If you were lucky enough to be a rich Victorian, you could expect a much nicer variety of foods, especially meats. The Victorian Era gave rise to the Great British Roast Dinner, the Full English Breakfast and Afternoon Tea.

This was a lot more filling and nutritious than the poor, and Dickens himself often indicates how wealthy his characters are by depicting their meals. In fact, in the Victorian Era, your social class would dictate your physical appearance. Middle class and wealthy Victorian men were among the tallest in the world at 5ft 9. Poor men would generally only reach about 5ft 1.

Although the wealthy ate much better than the poor, their diet was still far healthier than ours is today. Victorians were a staggering 90% less likely to develop cancer, dementia, heart disease or other wasting illnesses. Of course the poor were far more likely to die of exhaustion.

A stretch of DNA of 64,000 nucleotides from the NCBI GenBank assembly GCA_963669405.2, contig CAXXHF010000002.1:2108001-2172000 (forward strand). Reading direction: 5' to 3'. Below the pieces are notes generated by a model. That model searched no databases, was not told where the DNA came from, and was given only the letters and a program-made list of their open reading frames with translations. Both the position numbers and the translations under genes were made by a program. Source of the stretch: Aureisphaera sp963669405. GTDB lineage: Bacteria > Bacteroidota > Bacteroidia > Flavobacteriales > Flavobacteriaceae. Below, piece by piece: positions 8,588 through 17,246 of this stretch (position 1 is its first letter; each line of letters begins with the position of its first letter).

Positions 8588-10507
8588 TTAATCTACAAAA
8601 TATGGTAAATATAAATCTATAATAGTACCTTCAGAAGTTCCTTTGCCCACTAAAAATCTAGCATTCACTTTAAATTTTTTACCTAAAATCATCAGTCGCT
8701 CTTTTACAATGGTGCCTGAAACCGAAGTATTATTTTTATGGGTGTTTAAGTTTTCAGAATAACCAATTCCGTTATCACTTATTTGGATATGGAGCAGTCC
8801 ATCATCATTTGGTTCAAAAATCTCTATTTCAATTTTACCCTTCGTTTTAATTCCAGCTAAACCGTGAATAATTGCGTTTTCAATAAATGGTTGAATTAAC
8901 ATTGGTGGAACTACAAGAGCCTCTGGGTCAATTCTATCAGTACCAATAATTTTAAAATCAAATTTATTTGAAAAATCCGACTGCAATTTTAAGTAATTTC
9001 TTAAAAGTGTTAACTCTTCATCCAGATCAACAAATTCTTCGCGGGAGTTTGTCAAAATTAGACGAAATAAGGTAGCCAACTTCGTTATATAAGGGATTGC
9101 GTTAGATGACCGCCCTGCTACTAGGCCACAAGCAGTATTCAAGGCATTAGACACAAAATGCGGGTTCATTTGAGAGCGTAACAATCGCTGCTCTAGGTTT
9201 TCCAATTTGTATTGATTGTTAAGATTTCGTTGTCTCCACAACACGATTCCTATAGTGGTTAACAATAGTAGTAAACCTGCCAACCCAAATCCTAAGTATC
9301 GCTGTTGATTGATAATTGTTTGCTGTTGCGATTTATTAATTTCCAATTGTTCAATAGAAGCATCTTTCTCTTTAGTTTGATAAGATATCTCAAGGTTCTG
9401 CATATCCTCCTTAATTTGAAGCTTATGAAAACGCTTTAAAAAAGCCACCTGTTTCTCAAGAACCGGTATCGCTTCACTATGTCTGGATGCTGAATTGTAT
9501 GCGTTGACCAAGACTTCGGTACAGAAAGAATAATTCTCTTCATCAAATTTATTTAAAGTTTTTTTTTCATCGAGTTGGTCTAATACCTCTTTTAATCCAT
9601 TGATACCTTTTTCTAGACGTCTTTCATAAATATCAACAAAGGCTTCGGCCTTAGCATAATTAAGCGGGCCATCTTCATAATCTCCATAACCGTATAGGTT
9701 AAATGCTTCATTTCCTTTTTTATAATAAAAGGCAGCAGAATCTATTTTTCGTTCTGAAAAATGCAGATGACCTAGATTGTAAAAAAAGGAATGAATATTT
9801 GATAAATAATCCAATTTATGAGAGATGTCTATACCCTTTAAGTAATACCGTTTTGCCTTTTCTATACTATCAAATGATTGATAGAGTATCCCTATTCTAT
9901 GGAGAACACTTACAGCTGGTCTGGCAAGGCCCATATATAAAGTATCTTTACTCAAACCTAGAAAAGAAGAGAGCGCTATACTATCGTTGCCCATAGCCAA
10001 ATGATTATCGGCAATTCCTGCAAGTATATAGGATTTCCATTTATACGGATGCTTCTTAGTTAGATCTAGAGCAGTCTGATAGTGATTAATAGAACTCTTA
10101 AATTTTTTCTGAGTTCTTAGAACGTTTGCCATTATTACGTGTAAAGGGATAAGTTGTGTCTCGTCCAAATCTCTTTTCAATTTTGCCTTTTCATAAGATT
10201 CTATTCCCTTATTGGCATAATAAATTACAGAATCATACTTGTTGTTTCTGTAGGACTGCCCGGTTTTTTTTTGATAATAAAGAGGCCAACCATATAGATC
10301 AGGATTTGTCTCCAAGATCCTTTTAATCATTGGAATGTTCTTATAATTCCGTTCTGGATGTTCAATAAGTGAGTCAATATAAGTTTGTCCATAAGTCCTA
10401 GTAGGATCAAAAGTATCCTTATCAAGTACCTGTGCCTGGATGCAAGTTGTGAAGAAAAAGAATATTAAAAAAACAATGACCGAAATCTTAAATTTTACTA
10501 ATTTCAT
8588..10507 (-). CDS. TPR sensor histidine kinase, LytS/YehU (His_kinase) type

Food plays a huge part in Dickens's novels, and he often invokes the look and smell of a meal to indicate the wealth - o...
13/06/2021

Food plays a huge part in Dickens's novels, and he often invokes the look and smell of a meal to indicate the wealth - or lack thereof - of the character eating.

Poor folk were likely to eat cheap foods like watercress, oysters, eels and plenty of nuts. They ate a lot more calories than we do per day, with their main staple being bread, beer and potatoes, however they were also far more active than we are today, so this wasn't always a bad thing.